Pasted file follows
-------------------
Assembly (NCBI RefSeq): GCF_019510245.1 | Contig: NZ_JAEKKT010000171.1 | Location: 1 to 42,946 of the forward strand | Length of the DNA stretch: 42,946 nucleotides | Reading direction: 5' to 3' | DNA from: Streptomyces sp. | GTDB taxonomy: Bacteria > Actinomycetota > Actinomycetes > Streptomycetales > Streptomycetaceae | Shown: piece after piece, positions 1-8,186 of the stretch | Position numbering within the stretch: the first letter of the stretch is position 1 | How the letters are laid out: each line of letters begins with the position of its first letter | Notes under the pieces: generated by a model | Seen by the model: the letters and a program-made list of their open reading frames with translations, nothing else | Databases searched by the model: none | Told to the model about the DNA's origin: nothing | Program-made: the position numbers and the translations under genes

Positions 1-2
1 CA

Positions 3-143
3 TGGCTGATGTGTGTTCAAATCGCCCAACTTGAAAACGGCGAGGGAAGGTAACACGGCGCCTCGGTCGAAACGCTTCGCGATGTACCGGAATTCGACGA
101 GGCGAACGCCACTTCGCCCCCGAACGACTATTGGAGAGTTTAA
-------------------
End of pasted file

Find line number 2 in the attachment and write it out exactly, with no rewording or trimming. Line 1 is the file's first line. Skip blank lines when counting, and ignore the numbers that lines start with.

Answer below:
Positions 1-2